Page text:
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Posts Tagged ‘Feminism’

Confession time.  My current guilty pleasure is the TLC show Say Yes to the Dress. Yes, Friday night Professor Bean and I are curled up watching brides try on gown after gown, break down in tears when they find “their dress,” and spend thousands of dollars. So what do I, a rabid feminist, get out of this show?

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Apparently, women aren’t very happy. “Each year since 1972, the United States General Social Survey has asked men and women: ‘How happy are you, on a scale of 1 to 3, with 3 being very happy, and 1 being not too happy?'” And since 1972, women’s happiness has dropped steadily. And this isn’t just the finding of one study; six separate studies have come to the same result, across decades, ages, and countries. According to the Huffington Post article “Wherever researchers have been able to collect reliable data on happiness, the finding is always the same: greater educational, political, and employment opportunities have corresponded to decreases in life happiness for women, as compared to men.”

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The finale of More to Love was this week and I’m glad I stuck with the show because in the end, it turned out to be about something other than women obsessing about their weight and falling in love way too fast with a guy who actually admires curves. Don’t get me wrong–there was plenty of that as well. The final two women, as they walked up the driveway to find out who Luke would pick, both lamented (in voiceover) their weight and the tribulations it has caused. But aside from these pro forma comments, the last show was not about weight, but about other forms of discrimination–class and religion–and a small victory for feminism.

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Street gawking

If you saw this woman on the street, how would you react?

Wondering why I’m even asking this question? Yesterday, the DoubleX blog posted an article by Troy Patterson called A Dandy’s Guide to Girl-Watching and the comment page exploded. Patterson rhapsodized about the joys of checking out women. The article itself is rather annoying in its style, which tries to be arch and funny by using overly academic language (sample sentence: “Despite all the many philosophical inquiries into beauty since the Greeks and into sidewalk scenes since Baudelaire, there is an acute shortage of discourse on the subject of checking out hot chicks”).

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I wasn’t going to write about More to Love. I don’t want this blog to turn into the “ranting about reality dating shows blog” and Professor Bean has already written about it. But he’s away for a week, which means I have to come up with all the ideas (how do other bloggers do this?). And honestly, the show is crack for a ranty feminist. However, like Professor Bean, I will avoid the obvious topic of weight. Instead, I want to talk about their age.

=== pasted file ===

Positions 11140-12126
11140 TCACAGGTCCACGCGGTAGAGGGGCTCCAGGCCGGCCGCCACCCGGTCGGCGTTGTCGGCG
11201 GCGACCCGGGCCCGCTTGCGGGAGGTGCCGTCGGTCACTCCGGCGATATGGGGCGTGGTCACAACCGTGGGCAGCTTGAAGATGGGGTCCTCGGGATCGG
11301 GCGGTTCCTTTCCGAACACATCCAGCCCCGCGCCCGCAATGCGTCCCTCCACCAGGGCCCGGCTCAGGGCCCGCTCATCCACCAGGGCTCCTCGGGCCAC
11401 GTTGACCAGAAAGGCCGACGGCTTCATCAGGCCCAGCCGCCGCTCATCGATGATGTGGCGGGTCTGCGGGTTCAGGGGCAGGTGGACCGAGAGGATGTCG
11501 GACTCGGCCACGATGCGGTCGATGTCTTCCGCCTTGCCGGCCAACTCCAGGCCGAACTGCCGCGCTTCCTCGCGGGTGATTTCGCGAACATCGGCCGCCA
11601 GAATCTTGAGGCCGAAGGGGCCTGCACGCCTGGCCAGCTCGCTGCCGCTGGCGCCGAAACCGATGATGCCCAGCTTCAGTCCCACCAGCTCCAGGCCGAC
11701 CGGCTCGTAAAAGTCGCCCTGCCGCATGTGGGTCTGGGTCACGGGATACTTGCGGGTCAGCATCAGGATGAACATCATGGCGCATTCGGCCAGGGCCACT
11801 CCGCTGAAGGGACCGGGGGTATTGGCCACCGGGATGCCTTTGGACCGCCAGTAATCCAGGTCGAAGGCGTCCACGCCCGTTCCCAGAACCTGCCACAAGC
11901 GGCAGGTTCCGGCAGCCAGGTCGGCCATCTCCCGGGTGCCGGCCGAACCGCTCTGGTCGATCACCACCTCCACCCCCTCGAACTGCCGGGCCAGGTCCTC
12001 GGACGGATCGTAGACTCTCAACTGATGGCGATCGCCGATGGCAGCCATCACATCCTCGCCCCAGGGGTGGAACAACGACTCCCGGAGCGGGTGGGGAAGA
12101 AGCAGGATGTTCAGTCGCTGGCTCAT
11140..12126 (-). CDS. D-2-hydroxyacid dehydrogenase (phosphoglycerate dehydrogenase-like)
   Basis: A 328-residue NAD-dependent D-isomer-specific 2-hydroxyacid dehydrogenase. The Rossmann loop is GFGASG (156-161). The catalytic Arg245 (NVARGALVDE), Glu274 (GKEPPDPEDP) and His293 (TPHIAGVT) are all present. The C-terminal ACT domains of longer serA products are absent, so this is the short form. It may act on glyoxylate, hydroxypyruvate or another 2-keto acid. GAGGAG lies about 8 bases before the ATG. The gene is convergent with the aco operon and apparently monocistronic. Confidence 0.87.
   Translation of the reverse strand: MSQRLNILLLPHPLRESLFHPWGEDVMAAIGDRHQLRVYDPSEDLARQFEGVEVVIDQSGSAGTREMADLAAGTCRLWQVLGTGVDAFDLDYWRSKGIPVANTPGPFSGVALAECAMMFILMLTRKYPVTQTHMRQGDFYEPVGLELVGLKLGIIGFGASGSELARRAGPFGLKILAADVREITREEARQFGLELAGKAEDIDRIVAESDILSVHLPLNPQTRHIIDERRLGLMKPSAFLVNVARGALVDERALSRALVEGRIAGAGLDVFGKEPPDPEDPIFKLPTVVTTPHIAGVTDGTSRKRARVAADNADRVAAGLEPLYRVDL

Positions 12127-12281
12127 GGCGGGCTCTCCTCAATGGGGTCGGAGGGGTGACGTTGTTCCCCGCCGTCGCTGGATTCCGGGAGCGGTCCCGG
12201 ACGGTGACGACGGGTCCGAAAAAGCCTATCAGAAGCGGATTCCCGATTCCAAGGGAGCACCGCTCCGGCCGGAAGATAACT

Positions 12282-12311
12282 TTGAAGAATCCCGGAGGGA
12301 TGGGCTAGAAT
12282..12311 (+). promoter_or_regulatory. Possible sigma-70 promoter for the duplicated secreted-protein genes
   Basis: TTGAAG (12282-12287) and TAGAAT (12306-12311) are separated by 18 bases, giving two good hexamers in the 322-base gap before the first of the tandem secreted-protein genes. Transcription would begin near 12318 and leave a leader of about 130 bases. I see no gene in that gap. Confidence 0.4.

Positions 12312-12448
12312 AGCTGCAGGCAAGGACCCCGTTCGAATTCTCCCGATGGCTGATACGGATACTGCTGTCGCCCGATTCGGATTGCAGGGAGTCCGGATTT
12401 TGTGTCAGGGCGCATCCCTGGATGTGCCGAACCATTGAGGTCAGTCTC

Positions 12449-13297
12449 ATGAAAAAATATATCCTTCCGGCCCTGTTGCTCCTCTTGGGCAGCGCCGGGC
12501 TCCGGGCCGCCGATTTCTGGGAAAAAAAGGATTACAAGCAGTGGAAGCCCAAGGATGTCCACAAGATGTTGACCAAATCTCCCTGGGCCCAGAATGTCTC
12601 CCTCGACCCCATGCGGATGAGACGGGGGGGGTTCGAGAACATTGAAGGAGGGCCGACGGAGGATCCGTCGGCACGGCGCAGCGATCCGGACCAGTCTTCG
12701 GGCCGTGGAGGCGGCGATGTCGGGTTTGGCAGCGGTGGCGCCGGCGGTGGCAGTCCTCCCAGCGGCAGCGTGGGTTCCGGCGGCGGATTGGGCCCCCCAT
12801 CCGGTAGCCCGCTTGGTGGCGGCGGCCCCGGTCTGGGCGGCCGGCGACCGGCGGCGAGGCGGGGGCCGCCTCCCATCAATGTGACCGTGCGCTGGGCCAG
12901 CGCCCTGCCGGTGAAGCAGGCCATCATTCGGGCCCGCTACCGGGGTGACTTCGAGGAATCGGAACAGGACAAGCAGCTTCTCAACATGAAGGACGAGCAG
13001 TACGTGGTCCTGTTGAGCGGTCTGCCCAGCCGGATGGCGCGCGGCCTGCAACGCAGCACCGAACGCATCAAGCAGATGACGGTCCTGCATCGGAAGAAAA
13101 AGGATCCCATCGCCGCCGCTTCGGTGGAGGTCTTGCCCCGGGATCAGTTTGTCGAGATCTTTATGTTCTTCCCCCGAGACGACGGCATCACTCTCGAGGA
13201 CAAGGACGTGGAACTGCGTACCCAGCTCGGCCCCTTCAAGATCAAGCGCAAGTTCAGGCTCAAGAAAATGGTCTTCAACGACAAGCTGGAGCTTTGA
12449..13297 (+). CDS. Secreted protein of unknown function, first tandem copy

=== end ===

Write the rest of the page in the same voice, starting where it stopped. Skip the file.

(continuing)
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I’ve been listening to a lot of the media coverage of Sarah Palin’s resignation and it occurred to me that, in a very odd way, Palin has broken the glass ceiling more completely than Hilary Clinton. Palin is a crazily unrealistic candidate for president; I suspect the leaders of the Republican Party will do everything possible to keep her from running. But what I’ve realized is that no one, either for or against her, is talking about her gender.

Whether reporters or pundits are discussing why she resigned, what she’ll do next, whether or not she’ll run for president, and who would vote for her if she did, gender is not a factor. Even the few mentions of her family are phrased in gender-neutral or even masculine ways (she resigned because she can make more money as a speaker and thus better support her family, a trope for men rather than women).

Most of the media coverage agrees that Palin is a divisive figure, that she has no chance at a viable presidential run, and that she’s pretty much off her rocker. But none of this is because she’s a woman. In fact, the question of her gender isn’t even raised to be dismissed. It simply isn’t part of the discussion.

How refreshing. Reminds me of that old feminist cliché that equality is when mediocre women are promoted as often as mediocre men. Do mavericks count?

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Last week, Slate’s Culture Gabfest mentioned a column in the New York Times Magazine about UrbanDictionary.com.  Curious to explore this cultural phenomenon, I started by looking up “feminism” at the largely youth-authored site.  After sifting through 71 definitions (some near-duplicates), my initial disgust turned to confusion and eventually a realization that UrbanDictionary.com’s babel may eventually resolve into something worth further consideration. (more…)

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